Researchers have come up with a scientific explanation for why some people consider oysters and champagne the perfect pairing. “The answer is to be found in the so-called umami taste, which along with sweet and salty, is one of the five basic flavours detectable to human taste buds. Many people associate umami with the flavour of meat. But now, we have discovered that it is also found in both oysters and champagne,” says Ole G. Mouritsen, a professor from the food science department at the University of Copenhagen.
Dead yeast cells contribute greatly to an umami flavour (glutamate) in champagne. As for oysters, the umami emerges from the mollusks’ muscles (nucleotides).
“Food and drink pair well when they spark an umami synergy from combinations of glutamate and certain nucleotides. Champagne and oysters create a notably synergistic effect that greatly enhances the taste of the champagne,” explains lead author Charlotte Vinther Schmidt, a PhD student at the University of Copenhagen.
“Furthermore, champagne contributes to the overall impression with, for example, its acidity and bubbles. That explains the harmony of these two foods.” Besides the more luxurious example of oysters and champagne, Mouritsen points to ham and cheese, eggs and bacon, and tomato and meat as gastronomic companions with umami synergy.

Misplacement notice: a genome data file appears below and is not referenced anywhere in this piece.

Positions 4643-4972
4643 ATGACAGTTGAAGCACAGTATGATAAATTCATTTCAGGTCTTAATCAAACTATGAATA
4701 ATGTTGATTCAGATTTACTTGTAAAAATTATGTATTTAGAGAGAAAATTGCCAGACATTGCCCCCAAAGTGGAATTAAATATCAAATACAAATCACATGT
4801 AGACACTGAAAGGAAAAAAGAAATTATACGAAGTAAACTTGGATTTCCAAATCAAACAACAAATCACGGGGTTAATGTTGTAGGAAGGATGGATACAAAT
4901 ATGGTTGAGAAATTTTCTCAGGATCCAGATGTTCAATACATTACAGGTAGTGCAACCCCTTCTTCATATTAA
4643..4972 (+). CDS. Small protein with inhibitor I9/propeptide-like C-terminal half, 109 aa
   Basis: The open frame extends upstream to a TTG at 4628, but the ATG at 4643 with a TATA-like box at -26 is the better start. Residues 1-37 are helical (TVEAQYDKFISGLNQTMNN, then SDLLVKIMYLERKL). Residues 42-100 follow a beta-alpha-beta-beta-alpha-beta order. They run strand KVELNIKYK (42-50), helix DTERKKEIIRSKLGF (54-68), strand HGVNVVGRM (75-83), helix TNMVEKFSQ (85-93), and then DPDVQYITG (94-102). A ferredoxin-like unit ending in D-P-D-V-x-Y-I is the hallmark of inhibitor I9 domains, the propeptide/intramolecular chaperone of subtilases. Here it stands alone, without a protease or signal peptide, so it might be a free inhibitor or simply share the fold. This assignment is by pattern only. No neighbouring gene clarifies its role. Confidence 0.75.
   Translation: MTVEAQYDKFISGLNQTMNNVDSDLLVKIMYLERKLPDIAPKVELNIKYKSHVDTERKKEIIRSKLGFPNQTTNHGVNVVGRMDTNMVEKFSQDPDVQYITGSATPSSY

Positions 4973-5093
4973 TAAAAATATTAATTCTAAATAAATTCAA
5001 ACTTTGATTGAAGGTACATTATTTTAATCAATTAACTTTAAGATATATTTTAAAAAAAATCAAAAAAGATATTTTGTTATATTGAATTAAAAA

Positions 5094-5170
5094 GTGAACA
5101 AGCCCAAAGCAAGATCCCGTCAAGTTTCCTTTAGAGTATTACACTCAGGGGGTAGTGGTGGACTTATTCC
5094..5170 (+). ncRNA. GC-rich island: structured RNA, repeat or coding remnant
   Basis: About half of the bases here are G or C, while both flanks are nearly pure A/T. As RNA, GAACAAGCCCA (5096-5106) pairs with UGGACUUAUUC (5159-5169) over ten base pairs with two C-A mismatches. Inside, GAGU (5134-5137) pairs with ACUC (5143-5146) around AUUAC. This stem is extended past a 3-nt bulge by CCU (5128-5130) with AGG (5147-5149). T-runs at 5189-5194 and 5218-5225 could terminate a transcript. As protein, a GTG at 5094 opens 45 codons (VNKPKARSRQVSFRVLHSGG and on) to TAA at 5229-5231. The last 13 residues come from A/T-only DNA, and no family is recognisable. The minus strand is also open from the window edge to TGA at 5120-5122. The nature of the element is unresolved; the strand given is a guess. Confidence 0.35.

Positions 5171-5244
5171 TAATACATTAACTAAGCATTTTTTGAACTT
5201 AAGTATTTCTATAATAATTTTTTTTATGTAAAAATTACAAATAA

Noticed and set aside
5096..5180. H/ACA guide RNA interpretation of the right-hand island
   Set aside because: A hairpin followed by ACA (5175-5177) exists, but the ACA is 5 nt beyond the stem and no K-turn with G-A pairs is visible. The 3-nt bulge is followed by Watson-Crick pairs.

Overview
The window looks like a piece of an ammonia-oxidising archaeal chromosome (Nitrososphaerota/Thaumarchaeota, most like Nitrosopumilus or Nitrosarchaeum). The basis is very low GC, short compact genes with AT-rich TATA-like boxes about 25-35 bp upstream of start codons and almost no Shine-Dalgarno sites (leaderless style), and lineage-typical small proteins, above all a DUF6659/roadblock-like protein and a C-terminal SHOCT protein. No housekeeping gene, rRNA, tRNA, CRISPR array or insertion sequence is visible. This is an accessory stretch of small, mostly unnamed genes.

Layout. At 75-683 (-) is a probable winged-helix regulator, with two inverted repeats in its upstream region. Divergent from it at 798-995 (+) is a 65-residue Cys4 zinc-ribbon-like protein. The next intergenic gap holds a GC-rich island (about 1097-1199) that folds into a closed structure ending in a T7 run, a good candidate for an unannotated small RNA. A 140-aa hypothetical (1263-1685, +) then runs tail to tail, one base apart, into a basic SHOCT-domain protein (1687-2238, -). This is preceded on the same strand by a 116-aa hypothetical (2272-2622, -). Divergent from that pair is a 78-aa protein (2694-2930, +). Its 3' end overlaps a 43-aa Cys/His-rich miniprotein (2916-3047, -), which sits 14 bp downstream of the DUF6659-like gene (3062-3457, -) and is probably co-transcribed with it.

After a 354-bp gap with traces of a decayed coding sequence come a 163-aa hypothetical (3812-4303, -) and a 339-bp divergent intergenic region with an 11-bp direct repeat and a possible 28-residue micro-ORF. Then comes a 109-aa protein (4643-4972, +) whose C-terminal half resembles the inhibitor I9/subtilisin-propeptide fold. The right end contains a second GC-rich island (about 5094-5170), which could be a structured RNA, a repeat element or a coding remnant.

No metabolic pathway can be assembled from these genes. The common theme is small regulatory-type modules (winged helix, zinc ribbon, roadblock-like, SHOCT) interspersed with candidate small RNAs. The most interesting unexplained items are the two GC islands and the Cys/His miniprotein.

Mouritsen believes that this synergy and taste is important to our food choices. He says we are evolutionarily encoded to crave umami, as it is a sign of protein-rich food important to our bodies. The encoding may be responsible for us being less enthusiastic about eating umami-less vegetables.
“Understanding the umami principle is particularly important because it can help get us to eat more vegetables. By being cognizant of umami synergy, one can make any vegetable tasty. And, it is my firm belief that if we want more people to eat more vegetables, we need to deal with the fact that greens lack umami,” says Mouritsen.
For the ultimate combination of New Year’s Eve oysters and champagne, Mouritsen suggests native Danish Limfjord oysters and an older vintage champagne.
“One gets the most bang for the buck and best taste experience by tracking down flat Limfjord oysters and an unfortunately slightly more expensive bottle of older champagne. Older vintage champagnes have more dead yeast cells, which provide more umami. And Limfjord oysters contain large quantities of the substances that give umami synergy.
“Still, one shouldn’t hesitate from purchasing the invasive Pacific oysters that are harvested in the same area as our native Limfjord species. They too can share an umami synergy with champagne, as the study shows,” says Mouritsen. The research appears in Nature Scientific Reports.